Perhaps the greatest global exponent of research and development in this field is the Electrolux Design Lab, a sort of global laboratory of ideas belonging to the multinational of Swedish origin and that annually convenes an exciting contest in which young students are proposed to develop their most visionary ideas by 2050, in which it is assumed that 74% of the world population will live in urban settings. Out of this creative melting pot surprising prototypes have emerged Global Chef, holographic system for cooking connected to hundreds of users around the globe; Cocoon, a container with a regeneration system capable of generating meat or fish from bags with masterful formulas of animal cells, certain nutrients and oxygen; Elements Kitchen, kitchen Composed of modular elements that incorporate different accessories on interchangeable surfaces; Bio Robot Refrigerator, colony of gel-shaped microbots that cool by bioluminescence; Nutrima, system of Insights domestic to determine food risks and nutritional values; The Snail, portable induction accessory that attaches to containers or The Kitchen Hideaway, virtual reality platform for remote cooking in a kitchen robotized central of an apartment block, without the need to have this installation at home. In the words of Thomas Johansson, project design director, “the concept of the Design Lab creates a visionary environment and creates debate about different future scenarios. It is also a fantastic opportunity for Electrolux to come into contact with emerging talent. "
Cyberchefs and other creatures of tomorrow
In the restaurants Perhaps more changes are appreciated, at least in terms of the idea of ​​generating a more complete experience for the client. Today the path is marked by spaces such as Paco Roncero's workshop in Madrid, Trans-Force in Kiev, Dalu Robot Restaurant in Jinan (China), Inamo in London or Mojo iCuisine in Taipei or Disney's own recreational engineering division for its theme parks; environments where projection, robotics and technology applied on the diner are some of the recurring premises. Heston Blumenthal (author of dishes like snail porridge or crab ice cream) has recently said that "molecular gastronomy is dead", perhaps wanting to remove elitism from its previous praxis in difficult times, but it is obvious that if the future passes for the constant technological irruptions in professional kitchens, it is very likely that the kitchen future means greater customer interactivity with food, as well as a greater narrative effort by cooks to tell good stories at the table.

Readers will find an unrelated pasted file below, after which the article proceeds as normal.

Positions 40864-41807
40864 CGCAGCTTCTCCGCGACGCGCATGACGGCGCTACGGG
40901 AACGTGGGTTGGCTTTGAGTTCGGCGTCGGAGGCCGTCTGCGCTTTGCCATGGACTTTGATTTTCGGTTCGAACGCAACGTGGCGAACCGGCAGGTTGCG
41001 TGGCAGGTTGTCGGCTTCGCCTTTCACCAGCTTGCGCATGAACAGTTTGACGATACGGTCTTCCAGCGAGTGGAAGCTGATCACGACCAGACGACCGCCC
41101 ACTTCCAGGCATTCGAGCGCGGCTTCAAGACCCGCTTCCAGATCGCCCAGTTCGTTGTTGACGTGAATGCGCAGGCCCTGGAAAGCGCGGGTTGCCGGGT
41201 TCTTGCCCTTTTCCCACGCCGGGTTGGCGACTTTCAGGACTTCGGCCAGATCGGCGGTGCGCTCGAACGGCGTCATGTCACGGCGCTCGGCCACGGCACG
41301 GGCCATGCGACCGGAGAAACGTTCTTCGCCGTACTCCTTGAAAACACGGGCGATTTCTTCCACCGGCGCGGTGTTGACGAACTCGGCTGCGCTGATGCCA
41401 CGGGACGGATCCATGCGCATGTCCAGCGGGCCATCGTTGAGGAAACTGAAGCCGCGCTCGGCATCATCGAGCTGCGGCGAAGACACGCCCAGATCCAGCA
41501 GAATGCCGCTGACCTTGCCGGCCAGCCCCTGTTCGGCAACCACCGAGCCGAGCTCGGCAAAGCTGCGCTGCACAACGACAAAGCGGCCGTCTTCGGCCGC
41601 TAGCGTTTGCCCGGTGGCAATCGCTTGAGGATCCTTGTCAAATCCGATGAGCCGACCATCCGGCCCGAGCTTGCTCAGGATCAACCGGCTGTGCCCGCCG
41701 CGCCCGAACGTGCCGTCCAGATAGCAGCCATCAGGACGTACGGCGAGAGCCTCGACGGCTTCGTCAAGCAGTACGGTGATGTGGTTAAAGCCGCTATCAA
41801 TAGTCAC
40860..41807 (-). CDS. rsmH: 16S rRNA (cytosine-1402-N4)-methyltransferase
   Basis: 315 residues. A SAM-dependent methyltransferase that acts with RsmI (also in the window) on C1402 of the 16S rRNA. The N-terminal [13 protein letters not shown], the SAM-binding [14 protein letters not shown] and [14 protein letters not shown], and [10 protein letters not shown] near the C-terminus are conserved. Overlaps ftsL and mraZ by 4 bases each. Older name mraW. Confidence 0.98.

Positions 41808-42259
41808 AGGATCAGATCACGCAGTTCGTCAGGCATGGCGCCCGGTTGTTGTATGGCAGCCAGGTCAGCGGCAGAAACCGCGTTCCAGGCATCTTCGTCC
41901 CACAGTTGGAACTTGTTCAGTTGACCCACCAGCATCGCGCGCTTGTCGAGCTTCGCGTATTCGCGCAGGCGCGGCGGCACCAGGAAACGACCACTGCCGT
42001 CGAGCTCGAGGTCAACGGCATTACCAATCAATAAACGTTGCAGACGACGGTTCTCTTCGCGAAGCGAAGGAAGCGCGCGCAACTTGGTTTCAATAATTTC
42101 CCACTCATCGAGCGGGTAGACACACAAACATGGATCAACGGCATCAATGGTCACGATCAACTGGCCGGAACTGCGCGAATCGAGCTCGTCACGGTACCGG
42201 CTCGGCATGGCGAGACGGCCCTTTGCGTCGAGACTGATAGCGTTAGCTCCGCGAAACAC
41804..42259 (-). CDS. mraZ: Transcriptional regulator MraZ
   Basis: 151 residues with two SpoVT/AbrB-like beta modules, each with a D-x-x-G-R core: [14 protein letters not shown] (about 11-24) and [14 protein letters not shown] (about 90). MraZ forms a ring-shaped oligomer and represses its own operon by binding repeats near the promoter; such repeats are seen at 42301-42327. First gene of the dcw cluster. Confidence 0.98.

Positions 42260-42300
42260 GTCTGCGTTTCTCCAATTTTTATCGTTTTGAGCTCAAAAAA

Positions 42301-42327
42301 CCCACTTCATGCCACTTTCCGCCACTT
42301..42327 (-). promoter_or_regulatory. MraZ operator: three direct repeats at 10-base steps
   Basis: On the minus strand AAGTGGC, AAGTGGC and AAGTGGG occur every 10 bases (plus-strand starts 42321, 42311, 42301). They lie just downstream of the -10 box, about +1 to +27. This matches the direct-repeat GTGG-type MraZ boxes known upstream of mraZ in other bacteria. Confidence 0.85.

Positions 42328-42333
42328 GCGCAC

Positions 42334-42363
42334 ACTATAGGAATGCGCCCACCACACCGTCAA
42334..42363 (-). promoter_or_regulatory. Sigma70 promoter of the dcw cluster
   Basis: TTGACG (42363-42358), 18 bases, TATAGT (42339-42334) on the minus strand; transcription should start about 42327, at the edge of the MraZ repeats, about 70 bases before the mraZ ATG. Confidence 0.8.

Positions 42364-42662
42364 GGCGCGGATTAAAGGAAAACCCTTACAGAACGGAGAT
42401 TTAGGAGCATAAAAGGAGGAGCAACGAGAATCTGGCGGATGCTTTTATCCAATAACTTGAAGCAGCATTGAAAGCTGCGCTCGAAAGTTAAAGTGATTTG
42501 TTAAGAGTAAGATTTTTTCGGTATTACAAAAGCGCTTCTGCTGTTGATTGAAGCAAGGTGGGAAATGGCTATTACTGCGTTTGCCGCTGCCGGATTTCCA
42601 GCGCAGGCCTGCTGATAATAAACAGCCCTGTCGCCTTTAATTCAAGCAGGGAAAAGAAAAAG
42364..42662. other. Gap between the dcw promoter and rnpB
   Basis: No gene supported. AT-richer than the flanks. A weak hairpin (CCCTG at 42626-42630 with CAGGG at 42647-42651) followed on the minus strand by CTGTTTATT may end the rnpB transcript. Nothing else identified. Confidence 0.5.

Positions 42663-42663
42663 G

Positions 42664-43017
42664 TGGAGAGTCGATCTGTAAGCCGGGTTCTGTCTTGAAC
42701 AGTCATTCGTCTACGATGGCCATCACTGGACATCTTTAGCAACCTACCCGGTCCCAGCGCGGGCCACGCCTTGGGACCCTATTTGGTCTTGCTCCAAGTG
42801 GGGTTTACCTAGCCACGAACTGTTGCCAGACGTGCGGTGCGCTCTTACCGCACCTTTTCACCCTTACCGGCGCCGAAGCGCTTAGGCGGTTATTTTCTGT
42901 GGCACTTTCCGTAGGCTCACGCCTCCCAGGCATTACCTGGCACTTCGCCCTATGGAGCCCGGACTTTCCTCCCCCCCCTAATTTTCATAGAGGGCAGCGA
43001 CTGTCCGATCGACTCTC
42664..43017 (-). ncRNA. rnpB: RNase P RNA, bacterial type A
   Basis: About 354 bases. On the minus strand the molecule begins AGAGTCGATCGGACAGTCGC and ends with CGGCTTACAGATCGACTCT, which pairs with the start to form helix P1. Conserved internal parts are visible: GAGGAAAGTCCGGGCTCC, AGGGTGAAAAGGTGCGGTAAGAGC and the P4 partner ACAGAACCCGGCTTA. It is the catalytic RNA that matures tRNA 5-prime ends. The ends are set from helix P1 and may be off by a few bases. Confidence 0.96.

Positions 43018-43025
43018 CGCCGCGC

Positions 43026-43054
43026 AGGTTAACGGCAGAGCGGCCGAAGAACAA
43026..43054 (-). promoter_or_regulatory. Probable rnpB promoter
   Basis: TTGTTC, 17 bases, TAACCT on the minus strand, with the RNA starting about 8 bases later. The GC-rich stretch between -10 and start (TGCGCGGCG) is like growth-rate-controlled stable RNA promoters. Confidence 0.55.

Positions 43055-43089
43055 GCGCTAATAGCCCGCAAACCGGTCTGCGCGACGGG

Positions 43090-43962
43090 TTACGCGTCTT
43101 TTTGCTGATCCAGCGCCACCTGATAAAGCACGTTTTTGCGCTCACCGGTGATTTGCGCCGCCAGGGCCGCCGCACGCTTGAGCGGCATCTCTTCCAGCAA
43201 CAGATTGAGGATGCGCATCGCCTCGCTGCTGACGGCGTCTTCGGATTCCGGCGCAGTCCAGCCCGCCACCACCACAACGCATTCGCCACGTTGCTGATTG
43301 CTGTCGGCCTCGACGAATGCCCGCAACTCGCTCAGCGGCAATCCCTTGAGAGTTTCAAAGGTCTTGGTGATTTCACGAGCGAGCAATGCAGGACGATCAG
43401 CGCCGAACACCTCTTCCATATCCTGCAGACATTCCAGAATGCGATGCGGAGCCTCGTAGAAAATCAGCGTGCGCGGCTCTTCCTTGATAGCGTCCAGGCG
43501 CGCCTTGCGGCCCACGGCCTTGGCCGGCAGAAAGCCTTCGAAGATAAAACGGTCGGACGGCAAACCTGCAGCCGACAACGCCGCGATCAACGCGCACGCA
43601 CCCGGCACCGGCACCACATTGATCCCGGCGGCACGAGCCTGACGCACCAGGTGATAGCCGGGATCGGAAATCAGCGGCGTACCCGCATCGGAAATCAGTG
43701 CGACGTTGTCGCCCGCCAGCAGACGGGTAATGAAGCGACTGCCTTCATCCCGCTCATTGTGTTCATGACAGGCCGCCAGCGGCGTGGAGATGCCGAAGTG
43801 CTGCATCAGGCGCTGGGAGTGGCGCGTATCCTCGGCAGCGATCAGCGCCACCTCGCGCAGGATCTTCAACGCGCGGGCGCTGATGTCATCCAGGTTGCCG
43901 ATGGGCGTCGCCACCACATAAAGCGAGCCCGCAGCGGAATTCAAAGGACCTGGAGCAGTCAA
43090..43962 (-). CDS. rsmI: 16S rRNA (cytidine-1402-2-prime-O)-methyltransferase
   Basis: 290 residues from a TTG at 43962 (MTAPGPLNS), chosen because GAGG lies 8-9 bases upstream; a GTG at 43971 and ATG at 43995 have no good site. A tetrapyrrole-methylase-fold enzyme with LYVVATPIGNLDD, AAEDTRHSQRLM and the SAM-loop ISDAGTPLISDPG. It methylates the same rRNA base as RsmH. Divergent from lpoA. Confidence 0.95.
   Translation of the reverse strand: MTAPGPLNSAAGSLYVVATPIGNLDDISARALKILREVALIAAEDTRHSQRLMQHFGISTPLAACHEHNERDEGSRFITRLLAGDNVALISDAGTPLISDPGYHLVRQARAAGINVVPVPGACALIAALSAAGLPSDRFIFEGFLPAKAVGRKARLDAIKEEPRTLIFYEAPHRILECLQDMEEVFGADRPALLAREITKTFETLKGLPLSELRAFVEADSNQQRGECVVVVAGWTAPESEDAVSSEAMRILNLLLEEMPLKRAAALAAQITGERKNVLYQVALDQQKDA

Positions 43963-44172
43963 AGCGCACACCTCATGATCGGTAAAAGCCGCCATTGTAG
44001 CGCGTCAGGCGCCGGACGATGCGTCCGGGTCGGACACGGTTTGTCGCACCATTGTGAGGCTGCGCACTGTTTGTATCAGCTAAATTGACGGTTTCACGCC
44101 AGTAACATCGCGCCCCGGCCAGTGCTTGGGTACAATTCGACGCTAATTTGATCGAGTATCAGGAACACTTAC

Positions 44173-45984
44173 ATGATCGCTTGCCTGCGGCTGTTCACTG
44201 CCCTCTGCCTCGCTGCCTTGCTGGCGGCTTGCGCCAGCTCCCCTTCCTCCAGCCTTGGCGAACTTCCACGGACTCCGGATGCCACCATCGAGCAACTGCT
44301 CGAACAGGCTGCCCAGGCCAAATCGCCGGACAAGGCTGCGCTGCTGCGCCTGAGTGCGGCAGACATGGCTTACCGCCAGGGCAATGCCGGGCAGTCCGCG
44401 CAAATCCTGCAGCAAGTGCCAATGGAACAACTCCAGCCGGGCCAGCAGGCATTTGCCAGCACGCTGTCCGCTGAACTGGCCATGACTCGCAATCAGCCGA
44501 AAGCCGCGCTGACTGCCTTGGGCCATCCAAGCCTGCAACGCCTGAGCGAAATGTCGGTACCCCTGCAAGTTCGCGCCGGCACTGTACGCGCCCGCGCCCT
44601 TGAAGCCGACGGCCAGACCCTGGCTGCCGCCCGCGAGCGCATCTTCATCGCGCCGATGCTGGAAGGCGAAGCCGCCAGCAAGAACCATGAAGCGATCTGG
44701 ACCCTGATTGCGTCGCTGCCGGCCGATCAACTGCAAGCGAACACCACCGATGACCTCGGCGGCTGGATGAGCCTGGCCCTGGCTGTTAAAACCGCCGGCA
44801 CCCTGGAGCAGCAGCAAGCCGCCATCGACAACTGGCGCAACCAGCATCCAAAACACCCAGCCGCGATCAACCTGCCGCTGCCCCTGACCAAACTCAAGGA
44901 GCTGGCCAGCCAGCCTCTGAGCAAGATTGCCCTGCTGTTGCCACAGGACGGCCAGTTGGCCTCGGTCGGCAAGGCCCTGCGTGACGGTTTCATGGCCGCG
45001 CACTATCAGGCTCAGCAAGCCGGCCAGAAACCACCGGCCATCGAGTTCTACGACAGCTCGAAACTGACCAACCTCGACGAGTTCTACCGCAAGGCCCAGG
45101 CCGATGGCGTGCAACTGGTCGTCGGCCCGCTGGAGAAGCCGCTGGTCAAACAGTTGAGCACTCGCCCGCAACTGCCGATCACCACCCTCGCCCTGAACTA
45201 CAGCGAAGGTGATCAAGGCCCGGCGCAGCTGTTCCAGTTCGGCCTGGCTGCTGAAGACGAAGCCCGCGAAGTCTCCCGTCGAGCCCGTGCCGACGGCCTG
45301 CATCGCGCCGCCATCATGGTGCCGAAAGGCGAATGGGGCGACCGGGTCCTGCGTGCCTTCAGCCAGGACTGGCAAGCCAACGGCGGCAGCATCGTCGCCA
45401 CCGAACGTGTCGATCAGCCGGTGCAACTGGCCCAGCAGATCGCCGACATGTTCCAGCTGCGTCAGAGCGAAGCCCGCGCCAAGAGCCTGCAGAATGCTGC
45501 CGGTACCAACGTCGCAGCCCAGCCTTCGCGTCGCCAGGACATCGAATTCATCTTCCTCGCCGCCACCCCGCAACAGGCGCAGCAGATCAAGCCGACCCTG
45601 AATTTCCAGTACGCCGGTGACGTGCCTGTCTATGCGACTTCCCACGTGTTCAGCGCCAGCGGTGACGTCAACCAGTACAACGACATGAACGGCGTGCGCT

Questions that seemed almost magical before have now been extended to mass consumption: it is not difficult to find domestic spherifications, simple ways to gel or canned foams of all kinds. The future –at least in developed countries– holds a diffusion of certain products and formats, since the food industry strives (as usual) to offer novelties to customers that, even devaluing the flavor in most cases , are practical for everyday life. Genetic engineering will play a key role at future tables and the more food modification processes become cheaper, the more likely it is that they will enter the business plans of large corporations such as Nestlé or Kraft to conquer the shelf. It will necessarily occur then a concentration of food culture in few supplying hands and, somehow, the Orwellian fears of social homogenization will then happen as a consequence of the very way of eating in society and not because of the coercive mechanisms applied by the states. And if not, let's remember the parody of the film Demolition Man, in which while a marginal and subversive collective fed on rat burgers in the sewers, in the perfect surface society all restaurants They belonged to a well-known fast food chain. In 2012 there were more than 33.000 restaurants McDonalds in 119 countries, being the chain with the largest number of business units in operation. The future of the kitchen includes, for the moment, the uniformity of consumption, the increase in the price of numerous products and a greater technological dependence in the domestic sphere. We may not end up eating the nutritional porridge we've seen in movies like "The Matrix" - or pills like in the 1876 account "Senator's Daughter" by Edward Page Mitchell - but if we don't keep an eye on those who feed us, the authentic flavor can become a privilege for the next generations. 
It may interest you:  21 food trends for 2021, according to chefs
I am a dreamer and in my dreams I believe that a better world is possible, that no one knows more than anyone, we all learn from everyone. I love gastronomy, numbers, teaching and sharing all the little I know, because by sharing I also learn. "Let's all go together from foundation to success"
Last entries of MBA Yosvanys R Guerra Valverde (see everything)